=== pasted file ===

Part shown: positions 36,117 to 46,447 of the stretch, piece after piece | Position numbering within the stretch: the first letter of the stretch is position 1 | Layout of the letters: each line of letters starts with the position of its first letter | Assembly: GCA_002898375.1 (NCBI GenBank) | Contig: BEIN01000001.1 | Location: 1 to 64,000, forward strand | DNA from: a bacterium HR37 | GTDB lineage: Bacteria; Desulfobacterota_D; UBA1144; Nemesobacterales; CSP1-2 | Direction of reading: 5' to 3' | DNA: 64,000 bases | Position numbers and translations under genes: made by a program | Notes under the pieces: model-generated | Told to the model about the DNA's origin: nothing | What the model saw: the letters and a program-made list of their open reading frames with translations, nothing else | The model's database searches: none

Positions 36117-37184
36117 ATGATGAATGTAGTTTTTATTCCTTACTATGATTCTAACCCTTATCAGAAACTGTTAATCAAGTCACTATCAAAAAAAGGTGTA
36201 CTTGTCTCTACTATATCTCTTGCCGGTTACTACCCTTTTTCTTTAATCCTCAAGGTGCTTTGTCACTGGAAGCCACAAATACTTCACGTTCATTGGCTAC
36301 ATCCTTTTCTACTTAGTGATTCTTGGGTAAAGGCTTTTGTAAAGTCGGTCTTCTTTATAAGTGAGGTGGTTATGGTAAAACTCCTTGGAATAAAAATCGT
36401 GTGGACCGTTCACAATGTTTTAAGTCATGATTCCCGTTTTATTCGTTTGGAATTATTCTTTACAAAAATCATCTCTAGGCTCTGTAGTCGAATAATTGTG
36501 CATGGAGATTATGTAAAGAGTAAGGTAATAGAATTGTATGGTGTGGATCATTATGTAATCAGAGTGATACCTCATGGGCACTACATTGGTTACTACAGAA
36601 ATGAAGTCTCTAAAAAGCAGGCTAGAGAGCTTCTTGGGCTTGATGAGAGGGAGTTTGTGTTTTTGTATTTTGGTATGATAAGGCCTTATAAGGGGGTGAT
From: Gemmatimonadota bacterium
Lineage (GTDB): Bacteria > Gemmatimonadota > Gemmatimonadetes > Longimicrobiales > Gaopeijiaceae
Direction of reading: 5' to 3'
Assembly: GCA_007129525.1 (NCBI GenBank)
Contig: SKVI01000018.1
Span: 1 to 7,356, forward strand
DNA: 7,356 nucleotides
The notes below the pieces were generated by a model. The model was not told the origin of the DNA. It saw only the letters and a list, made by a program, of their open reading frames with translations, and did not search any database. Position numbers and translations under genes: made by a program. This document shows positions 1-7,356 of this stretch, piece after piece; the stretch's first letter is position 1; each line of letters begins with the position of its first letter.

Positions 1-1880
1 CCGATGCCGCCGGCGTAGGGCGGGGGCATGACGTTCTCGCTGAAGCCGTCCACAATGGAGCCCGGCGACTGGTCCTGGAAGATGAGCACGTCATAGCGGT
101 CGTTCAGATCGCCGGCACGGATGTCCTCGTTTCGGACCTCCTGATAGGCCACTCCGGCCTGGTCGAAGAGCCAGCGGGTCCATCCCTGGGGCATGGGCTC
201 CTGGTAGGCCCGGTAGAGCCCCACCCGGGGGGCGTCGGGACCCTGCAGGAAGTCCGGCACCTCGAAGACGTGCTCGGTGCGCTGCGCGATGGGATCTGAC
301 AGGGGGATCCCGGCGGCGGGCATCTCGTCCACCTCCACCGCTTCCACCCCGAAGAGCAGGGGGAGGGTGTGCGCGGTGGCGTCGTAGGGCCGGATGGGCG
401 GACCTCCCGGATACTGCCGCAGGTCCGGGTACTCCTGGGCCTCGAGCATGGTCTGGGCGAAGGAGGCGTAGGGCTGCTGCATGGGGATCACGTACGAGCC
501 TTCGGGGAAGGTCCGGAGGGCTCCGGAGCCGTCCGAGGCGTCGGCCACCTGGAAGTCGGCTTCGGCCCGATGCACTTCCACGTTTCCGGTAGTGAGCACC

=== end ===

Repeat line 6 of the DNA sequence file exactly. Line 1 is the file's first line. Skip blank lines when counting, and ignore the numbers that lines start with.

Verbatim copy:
36401 GTGGACCGTTCACAATGTTTTAAGTCATGATTCCCGTTTTATTCGTTTGGAATTATTCTTTACAAAAATCATCTCTAGGCTCTGTAGTCGAATAATTGTG